N2 - Despite intensive study, many mysteries remain about the MYCN oncogene's functions. Here we focus on MYCN's role in neuroblastoma, the most common extracranial childhood cancer. MYCN gene amplification occurs in 20% of cases, but other recurrent somatic mutations are rare. This scarcity of tractable targets has hampered efforts to develop new therapeutic options. We employed a multilevel omics approach to examine MYCN functioning and identify novel therapeutic targets for this largely un-druggable oncogene. We used systems medicine based computational network reconstruction and analysis to integrate a range of omic techniques: Sequencing-based transcriptomics, genome-wide chromatin immunoprecipitation, siRNA screening and interaction proteomics, revealing that MYCN controls highly connected networks, with MYCN primarily supressing the activity of network components. MYCN's oncogenic functions are likely independent of its classical heterodimerisation partner, MAX. In particular, MYCN controls its own protein interaction network by transcriptionally regulating its binding partners. Our network-based approach identified vulnerable therapeutically targetable nodes that function as critical regulators or effectors of MYCN in neuroblastoma. These were validated by siRNA knockdown screens, functional studies and patient data. We identified ß-estradiol and MAPK/ERK as having functional cross-talk with MYCN and being novel targetable vulnerabilities of MYCN-amplified neuroblastoma. These results reveal surprising differences between the functioning of endogenous, overexpressed and amplified MYCN, and rationalise how different MYCN dosages can orchestrate cell fate decisions and cancerous outcomes. Importantly, this work describes a systems-level approach to systematically uncovering network based vulnerabilities and therapeutic targets for multifactorial diseases by integrating disparate omic data types.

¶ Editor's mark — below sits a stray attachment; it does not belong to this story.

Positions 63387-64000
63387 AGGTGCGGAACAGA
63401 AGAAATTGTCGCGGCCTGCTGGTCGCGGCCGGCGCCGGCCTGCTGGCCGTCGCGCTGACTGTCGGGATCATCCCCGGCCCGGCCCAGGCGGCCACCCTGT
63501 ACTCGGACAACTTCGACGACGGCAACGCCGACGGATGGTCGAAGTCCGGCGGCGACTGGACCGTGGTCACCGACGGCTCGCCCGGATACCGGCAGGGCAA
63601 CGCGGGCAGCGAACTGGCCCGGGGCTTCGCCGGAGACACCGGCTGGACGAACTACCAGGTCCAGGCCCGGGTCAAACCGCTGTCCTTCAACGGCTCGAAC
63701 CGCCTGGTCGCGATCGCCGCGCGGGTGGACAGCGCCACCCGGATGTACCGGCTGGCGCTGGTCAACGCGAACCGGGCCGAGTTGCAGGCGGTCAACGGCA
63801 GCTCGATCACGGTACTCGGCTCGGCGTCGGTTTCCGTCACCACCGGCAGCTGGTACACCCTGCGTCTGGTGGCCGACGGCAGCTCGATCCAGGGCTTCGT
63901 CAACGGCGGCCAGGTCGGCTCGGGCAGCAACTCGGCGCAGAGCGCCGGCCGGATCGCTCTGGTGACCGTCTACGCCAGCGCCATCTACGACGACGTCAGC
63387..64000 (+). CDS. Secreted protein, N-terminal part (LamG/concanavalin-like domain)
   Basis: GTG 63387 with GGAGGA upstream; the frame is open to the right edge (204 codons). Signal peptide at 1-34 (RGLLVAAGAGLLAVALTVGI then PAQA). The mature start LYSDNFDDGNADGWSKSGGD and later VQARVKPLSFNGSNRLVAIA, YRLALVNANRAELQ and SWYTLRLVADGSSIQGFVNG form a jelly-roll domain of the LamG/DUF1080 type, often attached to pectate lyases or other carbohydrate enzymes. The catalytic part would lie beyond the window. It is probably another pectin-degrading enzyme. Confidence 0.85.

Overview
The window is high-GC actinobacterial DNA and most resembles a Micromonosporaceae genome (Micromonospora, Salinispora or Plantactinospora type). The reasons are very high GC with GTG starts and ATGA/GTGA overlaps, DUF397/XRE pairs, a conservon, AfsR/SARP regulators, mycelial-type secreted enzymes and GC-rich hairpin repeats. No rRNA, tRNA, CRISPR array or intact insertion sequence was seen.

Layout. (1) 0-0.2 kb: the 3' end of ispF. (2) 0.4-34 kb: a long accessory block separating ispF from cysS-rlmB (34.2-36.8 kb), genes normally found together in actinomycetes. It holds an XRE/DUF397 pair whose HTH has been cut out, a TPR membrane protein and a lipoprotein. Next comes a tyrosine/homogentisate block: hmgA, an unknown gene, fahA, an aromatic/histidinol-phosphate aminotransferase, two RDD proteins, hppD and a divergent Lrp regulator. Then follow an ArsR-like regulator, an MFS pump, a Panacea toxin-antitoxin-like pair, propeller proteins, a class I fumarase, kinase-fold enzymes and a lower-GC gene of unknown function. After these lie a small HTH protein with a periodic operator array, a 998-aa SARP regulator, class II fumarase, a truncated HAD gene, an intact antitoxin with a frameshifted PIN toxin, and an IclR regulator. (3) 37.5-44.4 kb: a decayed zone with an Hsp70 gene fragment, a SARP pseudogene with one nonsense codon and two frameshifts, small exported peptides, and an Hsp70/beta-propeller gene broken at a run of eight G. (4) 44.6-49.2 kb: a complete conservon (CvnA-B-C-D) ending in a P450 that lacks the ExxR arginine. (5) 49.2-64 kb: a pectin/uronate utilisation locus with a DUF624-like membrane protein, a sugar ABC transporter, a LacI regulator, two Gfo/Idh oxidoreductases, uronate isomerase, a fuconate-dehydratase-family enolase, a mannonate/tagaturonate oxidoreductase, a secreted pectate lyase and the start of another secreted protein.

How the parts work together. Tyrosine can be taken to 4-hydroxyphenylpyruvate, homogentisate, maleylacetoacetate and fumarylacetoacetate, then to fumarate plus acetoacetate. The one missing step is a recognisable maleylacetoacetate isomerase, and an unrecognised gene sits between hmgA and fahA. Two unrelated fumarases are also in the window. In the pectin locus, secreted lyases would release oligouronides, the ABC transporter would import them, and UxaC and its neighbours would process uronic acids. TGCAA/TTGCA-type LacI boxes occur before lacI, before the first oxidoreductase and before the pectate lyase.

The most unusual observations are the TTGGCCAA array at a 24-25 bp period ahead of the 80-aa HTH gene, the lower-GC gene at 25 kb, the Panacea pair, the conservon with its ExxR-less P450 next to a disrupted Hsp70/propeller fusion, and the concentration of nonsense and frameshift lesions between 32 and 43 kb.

AB - Despite intensive study, many mysteries remain about the MYCN oncogene's functions. Here we focus on MYCN's role in neuroblastoma, the most common extracranial childhood cancer. MYCN gene amplification occurs in 20% of cases, but other recurrent somatic mutations are rare. This scarcity of tractable targets has hampered efforts to develop new therapeutic options. We employed a multilevel omics approach to examine MYCN functioning and identify novel therapeutic targets for this largely un-druggable oncogene. We used systems medicine based computational network reconstruction and analysis to integrate a range of omic techniques: Sequencing-based transcriptomics, genome-wide chromatin immunoprecipitation, siRNA screening and interaction proteomics, revealing that MYCN controls highly connected networks, with MYCN primarily supressing the activity of network components. MYCN's oncogenic functions are likely independent of its classical heterodimerisation partner, MAX. In particular, MYCN controls its own protein interaction network by transcriptionally regulating its binding partners. Our network-based approach identified vulnerable therapeutically targetable nodes that function as critical regulators or effectors of MYCN in neuroblastoma. These were validated by siRNA knockdown screens, functional studies and patient data. We identified ß-estradiol and MAPK/ERK as having functional cross-talk with MYCN and being novel targetable vulnerabilities of MYCN-amplified neuroblastoma. These results reveal surprising differences between the functioning of endogenous, overexpressed and amplified MYCN, and rationalise how different MYCN dosages can orchestrate cell fate decisions and cancerous outcomes. Importantly, this work describes a systems-level approach to systematically uncovering network based vulnerabilities and therapeutic targets for multifactorial diseases by integrating disparate omic data types.

KW - 4sU-seq

KW - MRNA sequencing

KW - mRNA-seq

KW - MYC

KW - c-MYC

KW - neuroblastoma

KW - transcriptional regulation

U2 - 10.18632/oncotarget.6568

DO - 10.18632/oncotarget.6568

M3 - Article

VL - 6

SP - 43182

EP - 43201

JO - Oncotarget

JF - Oncotarget

SN - 1949-2553

IS - 41

ER -